A Perfect Getaway
David Twohy Cheats and Still Loses
By Cole Smithey
David Twohy, the filmmaker responsible for the sci-fi cult favorite "Pitch Black," creates a deconstructionist suspense thriller that plays like a college screenwriting project gone awry. Geeky Cliff and spunky Cydney (played by Steve Zahn and Milla Jovovich) go on a dream honeymoon in Honolulu where the island's lush beauty attracts them to a mountainous hike only accessible on foot, or by helicopter, or kayak. News of the brutal murder of a couple not unlike themselves makes Cliff and Cydney suspicious of two other couples that they encounter along the way. It would be cheating to go into any of the film's third act surprises that pull the rug out from under everything that has gone on before, but suffice it to say that the revelation of a seriously flawed plot device serves merely to ramp up a predictable series of violent set pieces. "A Perfect Getaway" is an example of an amateurish attempt at reinventing a suspense formula that is rarely done right.
There's a lot of self-referencing of the action/suspense genre courtesy of Timothy Olyphant's character Nick, an Iraqi war vet badass--he calls himself "an American Jedi"--vacationing with his would-be bride Gina (Kiele Sanchez). Cliff introduces himself as a screenwriter, and Nick is only too happy to enter into a game of oneupsmanship since he attended a weekend script writing workshop that leads him to reference "red snappers" as a plot device used to throw audiences off balance. Cliff corrects him, "It's red herrings" he says. Either way, the argument is relevant because the whole movie is indebted to developing and chasing the biggest red herrings used in any movie so far this century.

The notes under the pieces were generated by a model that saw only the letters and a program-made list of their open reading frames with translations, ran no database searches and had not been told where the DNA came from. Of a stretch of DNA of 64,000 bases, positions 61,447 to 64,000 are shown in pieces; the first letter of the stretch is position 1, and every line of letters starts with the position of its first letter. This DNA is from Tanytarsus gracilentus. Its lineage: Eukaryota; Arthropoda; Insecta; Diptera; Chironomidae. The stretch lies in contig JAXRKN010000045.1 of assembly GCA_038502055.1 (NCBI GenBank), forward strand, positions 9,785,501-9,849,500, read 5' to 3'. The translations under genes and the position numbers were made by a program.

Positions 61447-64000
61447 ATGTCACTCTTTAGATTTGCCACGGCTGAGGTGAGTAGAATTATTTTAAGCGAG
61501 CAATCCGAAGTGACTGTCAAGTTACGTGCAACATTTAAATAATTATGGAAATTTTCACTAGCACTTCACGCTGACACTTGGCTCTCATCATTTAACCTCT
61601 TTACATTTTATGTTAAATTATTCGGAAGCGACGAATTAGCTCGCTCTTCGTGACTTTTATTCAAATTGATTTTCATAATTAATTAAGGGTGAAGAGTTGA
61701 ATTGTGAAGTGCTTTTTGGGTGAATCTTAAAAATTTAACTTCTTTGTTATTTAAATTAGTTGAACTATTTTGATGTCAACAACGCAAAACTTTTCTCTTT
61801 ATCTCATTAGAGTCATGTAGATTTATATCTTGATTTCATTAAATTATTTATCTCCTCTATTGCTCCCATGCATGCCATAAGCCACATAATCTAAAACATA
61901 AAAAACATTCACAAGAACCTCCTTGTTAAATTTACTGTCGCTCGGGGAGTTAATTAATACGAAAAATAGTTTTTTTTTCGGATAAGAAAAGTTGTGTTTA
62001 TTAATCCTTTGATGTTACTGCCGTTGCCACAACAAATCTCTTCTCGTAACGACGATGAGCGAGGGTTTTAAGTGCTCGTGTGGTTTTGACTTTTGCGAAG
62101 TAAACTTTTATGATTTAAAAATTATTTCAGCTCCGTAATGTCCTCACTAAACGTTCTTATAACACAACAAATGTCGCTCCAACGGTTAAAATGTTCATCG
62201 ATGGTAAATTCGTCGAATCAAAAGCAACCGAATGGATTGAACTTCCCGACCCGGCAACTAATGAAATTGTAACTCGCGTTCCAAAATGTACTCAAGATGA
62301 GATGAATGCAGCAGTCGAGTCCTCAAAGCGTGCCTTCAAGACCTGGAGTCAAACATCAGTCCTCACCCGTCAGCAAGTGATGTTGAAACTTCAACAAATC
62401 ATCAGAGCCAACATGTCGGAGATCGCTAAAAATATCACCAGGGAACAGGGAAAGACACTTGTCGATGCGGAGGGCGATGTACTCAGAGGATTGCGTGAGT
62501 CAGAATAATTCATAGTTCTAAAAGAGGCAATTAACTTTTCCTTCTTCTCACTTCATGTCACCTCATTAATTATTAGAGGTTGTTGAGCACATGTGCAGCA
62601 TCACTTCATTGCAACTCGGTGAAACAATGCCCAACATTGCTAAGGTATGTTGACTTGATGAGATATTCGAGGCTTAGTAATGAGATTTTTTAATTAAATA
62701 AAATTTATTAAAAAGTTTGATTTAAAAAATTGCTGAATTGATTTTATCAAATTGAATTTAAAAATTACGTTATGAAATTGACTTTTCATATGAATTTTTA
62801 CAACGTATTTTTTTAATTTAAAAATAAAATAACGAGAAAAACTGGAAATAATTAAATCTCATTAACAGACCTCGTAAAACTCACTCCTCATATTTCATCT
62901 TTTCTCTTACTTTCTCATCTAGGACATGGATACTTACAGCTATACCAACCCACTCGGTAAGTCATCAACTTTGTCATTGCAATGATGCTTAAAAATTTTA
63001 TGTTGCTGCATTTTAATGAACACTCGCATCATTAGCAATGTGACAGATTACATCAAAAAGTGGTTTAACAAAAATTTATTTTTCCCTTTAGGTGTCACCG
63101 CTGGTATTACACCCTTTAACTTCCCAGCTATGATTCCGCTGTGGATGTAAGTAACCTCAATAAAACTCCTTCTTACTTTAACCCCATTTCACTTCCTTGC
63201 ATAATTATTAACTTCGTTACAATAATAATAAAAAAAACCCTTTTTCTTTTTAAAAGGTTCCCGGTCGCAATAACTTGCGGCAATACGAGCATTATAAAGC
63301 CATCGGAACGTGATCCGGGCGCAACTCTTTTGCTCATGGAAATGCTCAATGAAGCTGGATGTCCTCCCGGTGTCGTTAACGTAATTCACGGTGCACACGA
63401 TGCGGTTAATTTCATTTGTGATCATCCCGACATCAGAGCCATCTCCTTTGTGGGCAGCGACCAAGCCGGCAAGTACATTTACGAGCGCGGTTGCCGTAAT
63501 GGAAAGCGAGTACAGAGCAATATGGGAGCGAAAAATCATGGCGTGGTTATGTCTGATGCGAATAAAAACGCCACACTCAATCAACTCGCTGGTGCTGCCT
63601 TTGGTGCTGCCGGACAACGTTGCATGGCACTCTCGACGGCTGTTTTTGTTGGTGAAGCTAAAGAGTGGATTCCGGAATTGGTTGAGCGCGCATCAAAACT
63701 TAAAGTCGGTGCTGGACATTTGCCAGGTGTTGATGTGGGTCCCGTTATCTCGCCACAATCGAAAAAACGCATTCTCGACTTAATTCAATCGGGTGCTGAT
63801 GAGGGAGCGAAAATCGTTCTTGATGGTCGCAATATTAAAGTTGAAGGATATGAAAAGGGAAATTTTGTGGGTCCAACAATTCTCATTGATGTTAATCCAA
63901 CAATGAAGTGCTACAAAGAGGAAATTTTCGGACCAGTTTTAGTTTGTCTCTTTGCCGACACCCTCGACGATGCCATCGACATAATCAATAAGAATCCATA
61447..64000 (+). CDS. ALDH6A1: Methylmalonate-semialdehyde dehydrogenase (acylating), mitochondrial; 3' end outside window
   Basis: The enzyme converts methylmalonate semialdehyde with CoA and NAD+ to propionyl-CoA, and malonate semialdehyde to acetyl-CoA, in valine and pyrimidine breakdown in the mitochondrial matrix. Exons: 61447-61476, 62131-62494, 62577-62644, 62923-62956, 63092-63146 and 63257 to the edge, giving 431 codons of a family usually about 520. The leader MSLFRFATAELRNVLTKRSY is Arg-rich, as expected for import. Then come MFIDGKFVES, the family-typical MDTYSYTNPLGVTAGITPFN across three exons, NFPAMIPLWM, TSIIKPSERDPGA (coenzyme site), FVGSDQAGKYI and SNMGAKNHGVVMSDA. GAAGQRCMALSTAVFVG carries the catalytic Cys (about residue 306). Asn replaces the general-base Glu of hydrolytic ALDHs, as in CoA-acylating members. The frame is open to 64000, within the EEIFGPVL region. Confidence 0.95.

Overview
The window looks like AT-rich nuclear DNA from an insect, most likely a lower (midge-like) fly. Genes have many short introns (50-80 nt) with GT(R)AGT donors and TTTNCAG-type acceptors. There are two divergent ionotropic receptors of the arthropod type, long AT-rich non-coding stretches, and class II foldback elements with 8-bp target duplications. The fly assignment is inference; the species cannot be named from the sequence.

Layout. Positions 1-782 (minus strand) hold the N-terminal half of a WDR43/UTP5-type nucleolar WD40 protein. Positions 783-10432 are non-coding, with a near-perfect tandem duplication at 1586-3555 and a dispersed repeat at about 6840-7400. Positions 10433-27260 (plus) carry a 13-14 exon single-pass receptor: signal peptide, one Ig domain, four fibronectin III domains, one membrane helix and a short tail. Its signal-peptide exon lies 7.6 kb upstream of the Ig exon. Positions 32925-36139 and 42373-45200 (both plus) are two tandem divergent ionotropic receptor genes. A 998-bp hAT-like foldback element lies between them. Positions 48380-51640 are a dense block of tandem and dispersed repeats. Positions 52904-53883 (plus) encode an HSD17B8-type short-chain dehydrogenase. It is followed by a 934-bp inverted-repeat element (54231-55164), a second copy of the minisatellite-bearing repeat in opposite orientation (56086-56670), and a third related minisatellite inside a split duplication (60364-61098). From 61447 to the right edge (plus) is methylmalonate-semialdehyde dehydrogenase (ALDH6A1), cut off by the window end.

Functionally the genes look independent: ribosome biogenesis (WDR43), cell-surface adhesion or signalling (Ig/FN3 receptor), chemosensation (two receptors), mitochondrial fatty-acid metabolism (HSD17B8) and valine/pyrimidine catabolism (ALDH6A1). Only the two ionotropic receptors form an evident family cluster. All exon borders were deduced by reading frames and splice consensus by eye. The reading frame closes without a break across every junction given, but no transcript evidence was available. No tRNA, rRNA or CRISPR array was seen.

Nick sees himself as a Nicolas Cage type, and cracks wise with an explanation of the way Cage "gets really intense at the end of every sentence." It's an observation tailored for hip movie audiences to get an insider laugh. The trouble is that if you don't take to this kind of bait, you're probably not going to enjoy Twohy's third act reversal that flips the story back on itself in the interest of satisfying himself as a clever screenwriter.
Nick and Gina are the kind of couple that go hiking with hunting bow to kill and clean wild goat for dinner, so it makes sense that perhaps they might pose a physical threat of the serial killer variety. The other couple that Cliff and Cydney run into seem even more prone to violence because the guy, Kale (Chris Hemsworth) carries a huge chip on his shoulder that grows when he meets up with Cliff and Cydney again after being refused a ride on their way to the same location. Twohy also throws in a local tour guide dude who takes notice of the big wad of cash that Cliff uses to pay for hiking permits that make for a poorly played plot gambit.
It's not often that a filmmaker attempts to cheat their audience in the way that David Twohy does with impunity. His failure to make up for it with a blood splattered ending only exposes further the folly of his ways. Timothy Olyphant plays his theme-heavy role with a knowing wink and the smarmy charm of a compulsive raconteur. When he jibes Cliff about his lack of "situational awareness," it's the audience that he's really taunting. There just isn't much satisfaction in playing a game where the dealer is playing with a different deck of cards. It's a childish kind of filmmaking that Alfred Hitchcock would call irresponsible.
Rated R. 98 mins. (C) (Two Stars)
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